New insight into interactome of plant NDPKs
Interactions between metabolites and proteins play an integral role in all cellular functions. Here we describe an affinity-purification (AP) approach in combination with LC/MS-based metabolomics and proteomics that allows, to our knowledge for the first time, to analyse protein‒metabolite and protein‒protein interactions simultaneously in plant systems. More specifically, we examined protein and small-molecule partners of the three (of five) nucleoside diphosphate kinases present in the Arabidopsis genome (NDPK1‒3). The bona fide role of NDPKs is the exchange of terminal phosphate groups between nucleoside di- (NDP) and triphosphates (NTP). However, other functions have been reported, which likely depend on both the proteins and small molecules specifically interacting with the NDPK. Using our approach we identified 23, 17, and 8 novel protein partners of NDPK1, NDPK2, and NDPK3, respectively, with nucleotide-dependent proteins such as actin and adenosine kinase 2 being enriched. Particularly interesting, however, was the co-elution of glutathione S-transferases (GSTs) and reduced glutathione (GSH) with the affinity-purified NDPK1 complexes. Following up on this finding, we could demonstrate that NDPK1 undergoes glutathionylation, opening a new paradigm of NDPK regulation in plants. The described results extend our knowledge of NDPKs, the key enzymes regulating NDP/NTP homeostasis.
Sample Processing Protocol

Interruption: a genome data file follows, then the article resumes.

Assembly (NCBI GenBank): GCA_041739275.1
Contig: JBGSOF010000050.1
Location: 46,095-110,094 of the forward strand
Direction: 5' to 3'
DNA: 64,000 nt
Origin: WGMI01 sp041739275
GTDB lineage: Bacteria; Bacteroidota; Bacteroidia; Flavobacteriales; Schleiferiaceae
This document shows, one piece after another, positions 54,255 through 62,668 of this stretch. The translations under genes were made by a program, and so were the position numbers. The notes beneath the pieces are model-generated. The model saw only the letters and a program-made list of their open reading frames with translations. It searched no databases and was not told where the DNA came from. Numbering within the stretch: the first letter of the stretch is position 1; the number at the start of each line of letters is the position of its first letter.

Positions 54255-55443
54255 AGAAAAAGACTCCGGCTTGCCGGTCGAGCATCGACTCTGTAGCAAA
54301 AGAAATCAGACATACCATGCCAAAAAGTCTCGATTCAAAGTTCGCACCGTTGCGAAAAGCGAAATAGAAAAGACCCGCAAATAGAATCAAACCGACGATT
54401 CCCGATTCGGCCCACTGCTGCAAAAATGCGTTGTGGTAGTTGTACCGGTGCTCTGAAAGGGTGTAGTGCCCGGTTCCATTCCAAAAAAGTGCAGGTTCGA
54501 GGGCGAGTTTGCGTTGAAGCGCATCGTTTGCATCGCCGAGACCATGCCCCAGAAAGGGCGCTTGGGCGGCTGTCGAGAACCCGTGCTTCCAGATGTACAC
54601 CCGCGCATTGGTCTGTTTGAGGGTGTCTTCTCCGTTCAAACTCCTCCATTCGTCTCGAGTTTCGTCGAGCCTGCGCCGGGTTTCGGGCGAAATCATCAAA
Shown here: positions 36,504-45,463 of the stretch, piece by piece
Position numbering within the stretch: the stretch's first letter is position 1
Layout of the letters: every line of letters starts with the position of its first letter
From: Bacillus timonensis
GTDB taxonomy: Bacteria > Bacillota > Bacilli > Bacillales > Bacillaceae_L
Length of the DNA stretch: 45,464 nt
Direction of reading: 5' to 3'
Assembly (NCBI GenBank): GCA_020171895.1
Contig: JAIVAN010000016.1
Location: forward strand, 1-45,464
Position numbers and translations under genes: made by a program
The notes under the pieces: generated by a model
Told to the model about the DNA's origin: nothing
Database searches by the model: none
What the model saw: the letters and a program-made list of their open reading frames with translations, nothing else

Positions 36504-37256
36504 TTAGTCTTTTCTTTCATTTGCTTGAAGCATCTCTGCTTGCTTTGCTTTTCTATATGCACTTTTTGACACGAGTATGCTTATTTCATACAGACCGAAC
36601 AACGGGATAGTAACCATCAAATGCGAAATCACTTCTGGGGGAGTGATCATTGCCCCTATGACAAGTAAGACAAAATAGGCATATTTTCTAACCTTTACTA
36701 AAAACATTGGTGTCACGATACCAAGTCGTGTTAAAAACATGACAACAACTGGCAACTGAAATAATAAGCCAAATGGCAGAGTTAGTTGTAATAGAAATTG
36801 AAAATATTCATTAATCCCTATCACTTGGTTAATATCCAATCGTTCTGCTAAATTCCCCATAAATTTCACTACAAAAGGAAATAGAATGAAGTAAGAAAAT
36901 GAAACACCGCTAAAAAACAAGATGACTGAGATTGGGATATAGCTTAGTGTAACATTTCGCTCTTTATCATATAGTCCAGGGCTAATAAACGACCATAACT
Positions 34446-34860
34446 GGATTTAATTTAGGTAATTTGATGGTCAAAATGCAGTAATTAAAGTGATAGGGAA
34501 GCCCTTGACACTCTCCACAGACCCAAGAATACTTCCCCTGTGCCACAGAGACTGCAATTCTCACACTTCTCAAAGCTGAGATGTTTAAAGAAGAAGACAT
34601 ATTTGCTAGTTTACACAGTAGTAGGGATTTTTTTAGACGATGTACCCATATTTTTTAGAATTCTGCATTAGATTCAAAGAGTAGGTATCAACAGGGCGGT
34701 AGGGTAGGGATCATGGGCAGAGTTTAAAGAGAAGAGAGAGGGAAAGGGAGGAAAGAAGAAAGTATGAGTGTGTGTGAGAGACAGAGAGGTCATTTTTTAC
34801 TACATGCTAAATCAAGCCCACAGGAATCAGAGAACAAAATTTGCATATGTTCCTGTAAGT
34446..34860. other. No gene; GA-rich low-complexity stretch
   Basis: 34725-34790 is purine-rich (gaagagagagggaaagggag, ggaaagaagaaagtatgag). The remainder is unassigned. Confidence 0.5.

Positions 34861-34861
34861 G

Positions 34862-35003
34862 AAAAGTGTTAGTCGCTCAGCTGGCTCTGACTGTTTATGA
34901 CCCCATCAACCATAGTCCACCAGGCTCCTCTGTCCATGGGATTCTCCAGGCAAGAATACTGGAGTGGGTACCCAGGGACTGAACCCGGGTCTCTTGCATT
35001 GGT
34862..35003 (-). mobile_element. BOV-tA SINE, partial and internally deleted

Proteomic analysis was based on previous work of Olsen et al. (2004) and technical manual TM390 Trypsin/Lys-C Mix, Promega. In principle, protein fractions were subjected to enzymatic digestion prior to LC/MS/MS analysis. Protein pellets derived from metabolite extraction were dissolved in 40 mM ammonium bicarbonate (40 mM AmBic buffer) containing 6 M urea / 2 M thiourea, pH 8 (Olsen et al., 2004). Protein concentration was determined with the Bradford assay (Bradford, 1976). 100 µg of protein in 46 µl denaturation buffer (AmBic buffer pH 8.0, 2 M thiourea, 6 M urea) was treated with 2 µl of reduction buffer (50 mM DTT) and incubated for 30 min at RT. Then, 2 µl of alkylation buffer (150 mM iodoacetamide) was added to the sample and the mixture was incubated for 20 min at RT in the dark. Next, 30 µl of 40 mM AmBic buffer and 20 µl of LysC/Trypsin Mix were added and the sample was incubated for 4 h at 37 °C. After that, samples were diluted with 300 µl of 40 mM AmBic buffer and incubation continued at 37 °C overnight. Samples were acidified with 2 % trifluoroacetic acid (TFA) to pH < 2 and proteins were desalted using Finisterre C18 SPE columns (Teknokroma™) as follows. The column was washed with 1 ml of 100 % MeOH, 1 ml of 80 % acetonitrile, 0.1 % TFA (water solution), and equilibrated with 2 × 1 ml of 0.1 % TFA (water solution). Samples were loaded on the columns; tubes were further washed with 200 µl of 0.1 % TFA and loaded on the columns. Columns were washed with 2 × 1 ml of 0.1 % TFA and peptides were slowly eluted with 800 µl of 60 % acetonitrile, 0.1 % TFA. Peptides were dried using a centrifugal evaporator and stored at ‒80 °C. To analyse peptide samples we used an LC/MS system consisting of nano liquid chromatography (Proxeon EASY-nLC 1000, Thermo Fisher Scientific) with a reversed-phase column (C18, Acclaim PepMap RLSC, 75 µm, 15 cm, Thermo Fisher Scientific) connected to a Q Exactive Orbitrap Plus MS (Thermo Fisher Scientific). Dried peptides were re-suspended in 50 µl buffer A (3 % v/v acetonitrile (ACN), 0.1 % v/v formic acid). 3-µl samples were separated by reverse-phase nano liquid chromatography using buffer A and buffer B (63 % v/v ACN, 0.1 % v/v formic acid). The gradient ramped from 3 % ACN to 15 % ACN over 20 min, then to 30 % ACN in 10 min, followed by a 10-min washout with 60 % ACN. The flow rate was 300 nl min‒1 and the column was equilibrated with 5 µl of buffer A in between samples. The MS was run using a data-dependent MS/MS method with the following settings: full scans were acquired at a resolution of 70,000, AGC target of 3×106 ions, maximum injection time of 100 msec and a m/z ranging from 300 to 1,600. A maximum of 15 MS/MS scans were acquired per full scan (top 15) at a resolution of 17,500, AGC target of 105, maximum injection time of 100 ms, underfill ratio of 20 %, with an isolation window of 1.6 m/z and a m/z ranging from 200 to 2,000. Apex trigger was on (6 to 20 sec) and a dynamic exclusion set to 15 sec. Charge exclusion of charges 1 and >5 was on.